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What are the physics of wind (or any gas flow really) bouncing off surfaces?

If a wind hits a wall directly (in a 90 degree angle) does any of it bounce back?

Are there any similarities with, say, light rays hitting a mirror?

I understand, that the other extreme case is a 0 degree angle in gas pipes, for example, where the surface guides the flow further.

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If a wind hits a wall directly (in a 90 degree angle) does any of it bounce back?

No, because air behaves like a continuous fluid, it can't rebound and flow back through itself without interacting with the fluid behind it.

The air will all be displaced sideways. There will be a higher pressure in front of the wall.

Are there any similarities with, say, light rays hitting a mirror?

None that I can think of.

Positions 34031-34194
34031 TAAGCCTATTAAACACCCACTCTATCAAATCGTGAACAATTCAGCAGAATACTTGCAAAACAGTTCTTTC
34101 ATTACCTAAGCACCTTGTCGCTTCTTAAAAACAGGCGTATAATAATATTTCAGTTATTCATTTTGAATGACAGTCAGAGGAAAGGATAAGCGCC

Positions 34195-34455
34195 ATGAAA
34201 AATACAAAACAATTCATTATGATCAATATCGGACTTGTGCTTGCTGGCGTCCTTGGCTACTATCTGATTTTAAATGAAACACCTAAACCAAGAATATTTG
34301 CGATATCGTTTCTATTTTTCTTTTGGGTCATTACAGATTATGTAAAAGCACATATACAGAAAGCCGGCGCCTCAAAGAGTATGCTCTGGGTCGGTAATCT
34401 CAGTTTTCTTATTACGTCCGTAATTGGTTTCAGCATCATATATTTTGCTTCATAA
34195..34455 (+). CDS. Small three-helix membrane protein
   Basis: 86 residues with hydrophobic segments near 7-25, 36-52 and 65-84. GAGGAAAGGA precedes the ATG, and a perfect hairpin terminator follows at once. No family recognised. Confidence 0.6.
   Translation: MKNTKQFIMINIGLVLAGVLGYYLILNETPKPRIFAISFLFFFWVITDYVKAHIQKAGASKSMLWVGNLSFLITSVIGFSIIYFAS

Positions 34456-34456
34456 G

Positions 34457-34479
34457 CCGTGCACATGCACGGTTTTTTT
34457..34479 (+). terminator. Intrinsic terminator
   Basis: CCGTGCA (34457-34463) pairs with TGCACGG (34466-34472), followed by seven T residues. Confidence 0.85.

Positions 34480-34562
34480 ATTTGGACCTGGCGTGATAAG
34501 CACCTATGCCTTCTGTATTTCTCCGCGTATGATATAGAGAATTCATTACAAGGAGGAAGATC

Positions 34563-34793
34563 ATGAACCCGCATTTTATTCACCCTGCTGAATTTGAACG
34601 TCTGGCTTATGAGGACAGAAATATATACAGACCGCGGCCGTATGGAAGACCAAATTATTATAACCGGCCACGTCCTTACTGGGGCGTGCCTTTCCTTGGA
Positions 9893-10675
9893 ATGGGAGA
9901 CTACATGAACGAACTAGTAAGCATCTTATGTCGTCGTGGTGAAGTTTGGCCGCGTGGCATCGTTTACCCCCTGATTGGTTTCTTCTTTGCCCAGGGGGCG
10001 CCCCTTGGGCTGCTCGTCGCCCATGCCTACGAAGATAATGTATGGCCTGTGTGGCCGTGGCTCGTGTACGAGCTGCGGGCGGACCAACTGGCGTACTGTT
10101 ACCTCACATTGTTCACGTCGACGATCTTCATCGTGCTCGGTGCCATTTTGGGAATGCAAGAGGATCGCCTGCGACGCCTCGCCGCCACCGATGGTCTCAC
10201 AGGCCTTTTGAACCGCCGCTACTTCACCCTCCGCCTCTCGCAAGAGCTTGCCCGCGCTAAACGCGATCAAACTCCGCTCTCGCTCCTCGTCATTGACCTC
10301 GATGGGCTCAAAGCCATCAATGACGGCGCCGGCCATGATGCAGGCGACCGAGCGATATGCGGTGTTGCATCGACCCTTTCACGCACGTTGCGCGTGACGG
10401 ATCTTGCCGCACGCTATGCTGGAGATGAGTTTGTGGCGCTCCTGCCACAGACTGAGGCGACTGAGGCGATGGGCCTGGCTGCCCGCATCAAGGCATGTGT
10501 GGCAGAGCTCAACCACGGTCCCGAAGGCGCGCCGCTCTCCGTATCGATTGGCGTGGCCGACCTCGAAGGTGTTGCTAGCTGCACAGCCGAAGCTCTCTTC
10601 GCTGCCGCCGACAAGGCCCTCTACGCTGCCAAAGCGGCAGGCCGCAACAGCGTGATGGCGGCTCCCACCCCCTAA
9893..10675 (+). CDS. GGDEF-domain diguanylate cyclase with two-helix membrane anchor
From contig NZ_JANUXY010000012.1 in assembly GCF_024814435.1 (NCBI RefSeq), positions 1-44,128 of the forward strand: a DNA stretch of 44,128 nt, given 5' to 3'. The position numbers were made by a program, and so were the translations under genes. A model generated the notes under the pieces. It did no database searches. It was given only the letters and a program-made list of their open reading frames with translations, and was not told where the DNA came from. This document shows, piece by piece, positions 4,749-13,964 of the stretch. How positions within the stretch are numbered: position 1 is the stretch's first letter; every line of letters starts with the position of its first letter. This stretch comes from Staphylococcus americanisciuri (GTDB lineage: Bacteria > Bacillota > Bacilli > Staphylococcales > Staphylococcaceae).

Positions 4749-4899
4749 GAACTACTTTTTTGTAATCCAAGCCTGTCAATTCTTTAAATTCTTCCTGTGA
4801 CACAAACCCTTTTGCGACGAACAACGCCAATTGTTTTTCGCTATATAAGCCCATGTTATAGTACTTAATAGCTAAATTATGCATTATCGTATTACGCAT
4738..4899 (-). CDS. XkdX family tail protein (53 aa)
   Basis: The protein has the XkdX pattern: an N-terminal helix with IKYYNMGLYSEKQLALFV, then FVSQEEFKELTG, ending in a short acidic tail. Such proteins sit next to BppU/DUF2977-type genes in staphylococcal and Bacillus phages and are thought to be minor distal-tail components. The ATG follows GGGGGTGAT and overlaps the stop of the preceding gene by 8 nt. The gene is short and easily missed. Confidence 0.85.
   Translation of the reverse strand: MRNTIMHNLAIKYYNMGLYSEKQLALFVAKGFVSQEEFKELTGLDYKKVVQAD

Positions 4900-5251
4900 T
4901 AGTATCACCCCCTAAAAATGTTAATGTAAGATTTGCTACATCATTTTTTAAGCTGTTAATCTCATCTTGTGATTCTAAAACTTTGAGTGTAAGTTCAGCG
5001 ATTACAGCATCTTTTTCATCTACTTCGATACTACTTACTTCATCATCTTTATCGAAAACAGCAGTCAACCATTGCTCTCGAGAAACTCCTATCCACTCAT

Vortices in a fluid can bounce off walls. Ref. Ref.

A stream of fluid can bounce off a fluid surface. Ref.

enter image description here

But none of these are like wind hitting a wall or like light-rays hitting a mirror.

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This question is hard to answer, because the terms don't fit. While you can model a ball as point mass, which can bounce, you model a flow as vector field, which in general can't. Bouncing fit's to a rigid object, not to a field.

Contrary a sound wave, with a gas as carrier medium (correct term?), can bounce analogous to light, because the reflected wave doesn't interact with the original one, see http://en.wikipedia.org/wiki/Superposition_principle

For a starter try http://en.wikipedia.org/wiki/Fluid_mechanics

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